If you are not yet convinced about this, read this essay by angel investor Paul Graham titled “What we look for in founders“. If I were to substitute the world “founder” with “scientist”, you would not even notice.
These are the reasons why a couple of years ago I started following the main community of startup founders in the web, hackernews. It’s a social community composed of people with a knack for entrepreneurship – some of them extremely succesful (read $$$ in their world). Most of them are computer geeks, which is good for my purposes as it is yet another category of people who share a lot with scientists, namely: social inepts who’d love to improve their relationship skills but dedicate way too much time to work.
So the question now is: what did I learn from them? To begin, I reinforced my prejudice: that scientists and entrepreneurs have a lot in common and that certain people would be succesful in anything they would do. This is a crucial starting point because you’ll find that there is way more information on how to be a succesful entrepreneur than how to be a succesful academic – I still don’t have a good explanation on why it is so, actually. The moment you accept that, your sample case just grew esponentially and you have much more material for your inference based learning. I am no longer just limited at taking inspiration from other scientists, but also succesful companies. This is actually not so obvious to most people. For instance, every now and then a new research institute is born with the great ambition of being the next big thing. The decide to follow the path of those institutes who succeded in the past, assuming there is something magic in their recipy and because the sample set is limited they always end up naming the same names: LMB, CSHL, EMBL, Carnegie… Why nobody takes Google as an example? Or Apple? Or IBM? I am actually deeply convinced that if Google were to create a Google Research Institute, they would be amazingly succesful. They have already made exciting breakthrough in (published!) research with Google Flu Trends or Google Book Projects. If they were to philantropically extend their research interests to other fields, they’ll make a lot of people bite their dust (I’d kill to work at a Google Research Institute, by the way. wink wink.).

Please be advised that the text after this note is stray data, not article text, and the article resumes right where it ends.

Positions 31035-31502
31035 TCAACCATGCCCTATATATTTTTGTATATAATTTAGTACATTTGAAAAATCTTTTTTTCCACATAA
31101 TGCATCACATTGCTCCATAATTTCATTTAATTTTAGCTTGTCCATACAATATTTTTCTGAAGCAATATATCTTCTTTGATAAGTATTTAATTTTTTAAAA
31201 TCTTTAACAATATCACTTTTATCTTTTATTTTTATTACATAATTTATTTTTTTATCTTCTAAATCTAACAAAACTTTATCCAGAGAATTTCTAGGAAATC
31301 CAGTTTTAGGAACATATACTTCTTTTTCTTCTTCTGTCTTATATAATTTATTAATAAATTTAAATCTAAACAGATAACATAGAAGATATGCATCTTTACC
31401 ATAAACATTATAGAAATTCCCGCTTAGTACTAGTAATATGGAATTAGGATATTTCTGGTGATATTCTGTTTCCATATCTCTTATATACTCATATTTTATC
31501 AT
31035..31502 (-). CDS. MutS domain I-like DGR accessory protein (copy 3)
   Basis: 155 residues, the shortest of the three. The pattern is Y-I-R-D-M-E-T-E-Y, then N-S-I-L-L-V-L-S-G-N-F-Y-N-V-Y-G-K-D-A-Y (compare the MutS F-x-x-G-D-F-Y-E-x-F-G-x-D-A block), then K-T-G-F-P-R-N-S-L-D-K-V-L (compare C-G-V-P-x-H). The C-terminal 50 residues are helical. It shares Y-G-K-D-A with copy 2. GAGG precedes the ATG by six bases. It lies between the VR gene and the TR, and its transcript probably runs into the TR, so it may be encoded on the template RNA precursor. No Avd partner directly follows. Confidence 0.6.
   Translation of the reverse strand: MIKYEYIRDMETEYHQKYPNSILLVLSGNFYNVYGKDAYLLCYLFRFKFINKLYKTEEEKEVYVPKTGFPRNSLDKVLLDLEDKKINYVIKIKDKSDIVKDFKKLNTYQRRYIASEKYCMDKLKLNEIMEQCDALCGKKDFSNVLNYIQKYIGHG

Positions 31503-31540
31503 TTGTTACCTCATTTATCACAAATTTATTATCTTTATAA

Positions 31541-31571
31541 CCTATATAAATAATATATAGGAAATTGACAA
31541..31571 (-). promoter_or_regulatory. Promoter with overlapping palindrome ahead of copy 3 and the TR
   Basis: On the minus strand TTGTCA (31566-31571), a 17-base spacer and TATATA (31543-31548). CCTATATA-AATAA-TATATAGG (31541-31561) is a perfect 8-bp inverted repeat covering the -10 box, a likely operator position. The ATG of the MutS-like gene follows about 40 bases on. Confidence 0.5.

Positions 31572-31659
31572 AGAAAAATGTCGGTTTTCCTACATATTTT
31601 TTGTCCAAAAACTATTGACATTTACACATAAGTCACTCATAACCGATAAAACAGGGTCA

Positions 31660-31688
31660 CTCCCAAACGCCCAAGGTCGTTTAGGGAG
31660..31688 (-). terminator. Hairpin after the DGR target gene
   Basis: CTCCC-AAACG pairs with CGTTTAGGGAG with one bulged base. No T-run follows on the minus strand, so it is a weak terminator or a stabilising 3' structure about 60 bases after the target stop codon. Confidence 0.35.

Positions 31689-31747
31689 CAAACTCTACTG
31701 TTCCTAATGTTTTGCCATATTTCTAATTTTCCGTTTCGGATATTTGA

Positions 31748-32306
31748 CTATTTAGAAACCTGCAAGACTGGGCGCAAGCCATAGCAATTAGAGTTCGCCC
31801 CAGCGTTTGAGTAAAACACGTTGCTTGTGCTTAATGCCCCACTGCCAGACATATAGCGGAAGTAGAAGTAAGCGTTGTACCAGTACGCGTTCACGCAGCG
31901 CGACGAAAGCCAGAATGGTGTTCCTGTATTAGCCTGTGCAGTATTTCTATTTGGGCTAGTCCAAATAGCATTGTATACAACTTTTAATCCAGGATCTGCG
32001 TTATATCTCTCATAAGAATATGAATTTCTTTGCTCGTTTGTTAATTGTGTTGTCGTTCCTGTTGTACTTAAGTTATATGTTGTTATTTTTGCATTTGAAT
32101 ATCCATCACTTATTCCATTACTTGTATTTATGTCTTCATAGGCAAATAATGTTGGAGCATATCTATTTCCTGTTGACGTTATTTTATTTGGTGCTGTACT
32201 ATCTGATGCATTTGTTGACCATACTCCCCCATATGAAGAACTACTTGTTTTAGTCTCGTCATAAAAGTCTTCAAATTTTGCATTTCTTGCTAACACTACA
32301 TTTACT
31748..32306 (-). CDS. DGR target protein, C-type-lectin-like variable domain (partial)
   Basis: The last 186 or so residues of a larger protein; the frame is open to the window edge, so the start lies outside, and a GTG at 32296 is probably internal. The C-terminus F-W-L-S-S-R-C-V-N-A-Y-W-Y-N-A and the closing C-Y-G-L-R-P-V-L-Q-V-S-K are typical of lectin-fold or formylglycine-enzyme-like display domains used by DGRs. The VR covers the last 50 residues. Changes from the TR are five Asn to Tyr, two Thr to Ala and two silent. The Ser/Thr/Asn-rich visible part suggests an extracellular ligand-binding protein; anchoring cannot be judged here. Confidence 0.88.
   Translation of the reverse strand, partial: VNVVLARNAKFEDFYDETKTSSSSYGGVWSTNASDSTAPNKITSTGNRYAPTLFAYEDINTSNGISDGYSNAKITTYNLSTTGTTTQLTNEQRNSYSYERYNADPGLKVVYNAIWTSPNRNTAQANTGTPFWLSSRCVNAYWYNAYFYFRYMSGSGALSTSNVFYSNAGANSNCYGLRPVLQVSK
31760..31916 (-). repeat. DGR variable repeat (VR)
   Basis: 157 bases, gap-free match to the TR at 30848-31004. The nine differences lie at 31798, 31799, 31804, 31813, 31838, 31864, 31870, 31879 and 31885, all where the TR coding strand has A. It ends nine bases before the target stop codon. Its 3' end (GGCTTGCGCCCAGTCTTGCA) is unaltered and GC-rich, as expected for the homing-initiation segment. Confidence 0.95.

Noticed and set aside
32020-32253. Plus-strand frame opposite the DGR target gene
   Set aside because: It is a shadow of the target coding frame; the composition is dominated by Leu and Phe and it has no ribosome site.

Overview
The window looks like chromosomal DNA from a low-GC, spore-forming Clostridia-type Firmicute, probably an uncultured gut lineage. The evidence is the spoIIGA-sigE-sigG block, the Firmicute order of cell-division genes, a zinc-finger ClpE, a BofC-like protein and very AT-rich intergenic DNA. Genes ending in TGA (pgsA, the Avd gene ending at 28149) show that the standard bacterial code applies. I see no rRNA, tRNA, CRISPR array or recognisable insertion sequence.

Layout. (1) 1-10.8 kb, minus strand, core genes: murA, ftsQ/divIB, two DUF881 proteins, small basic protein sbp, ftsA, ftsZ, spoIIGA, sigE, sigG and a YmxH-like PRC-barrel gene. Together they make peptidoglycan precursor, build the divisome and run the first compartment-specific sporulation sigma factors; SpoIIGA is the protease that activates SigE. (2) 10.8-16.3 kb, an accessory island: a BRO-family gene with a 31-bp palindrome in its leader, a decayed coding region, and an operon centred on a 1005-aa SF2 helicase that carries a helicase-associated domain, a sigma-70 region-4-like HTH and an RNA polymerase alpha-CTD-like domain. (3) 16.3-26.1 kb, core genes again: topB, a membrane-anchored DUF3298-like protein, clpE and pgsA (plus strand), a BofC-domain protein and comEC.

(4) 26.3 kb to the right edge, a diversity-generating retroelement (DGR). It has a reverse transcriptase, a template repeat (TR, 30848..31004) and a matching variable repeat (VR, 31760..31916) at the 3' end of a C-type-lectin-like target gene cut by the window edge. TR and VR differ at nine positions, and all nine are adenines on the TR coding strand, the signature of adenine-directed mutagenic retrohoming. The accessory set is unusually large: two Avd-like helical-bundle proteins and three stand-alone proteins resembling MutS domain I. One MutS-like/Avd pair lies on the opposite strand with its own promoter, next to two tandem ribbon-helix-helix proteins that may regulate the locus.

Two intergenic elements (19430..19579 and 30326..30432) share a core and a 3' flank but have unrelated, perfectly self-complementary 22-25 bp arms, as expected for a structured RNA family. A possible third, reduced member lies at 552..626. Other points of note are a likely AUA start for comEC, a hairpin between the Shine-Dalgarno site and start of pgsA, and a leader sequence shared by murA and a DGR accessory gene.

Five examples of relevant things I learned by looking at the entrepreneur world.
1. Talking about Google, I found extremely smart their philosophy to incentivate people to work 20% of their time on something completely unrelated to their project. Quoting wikipedia: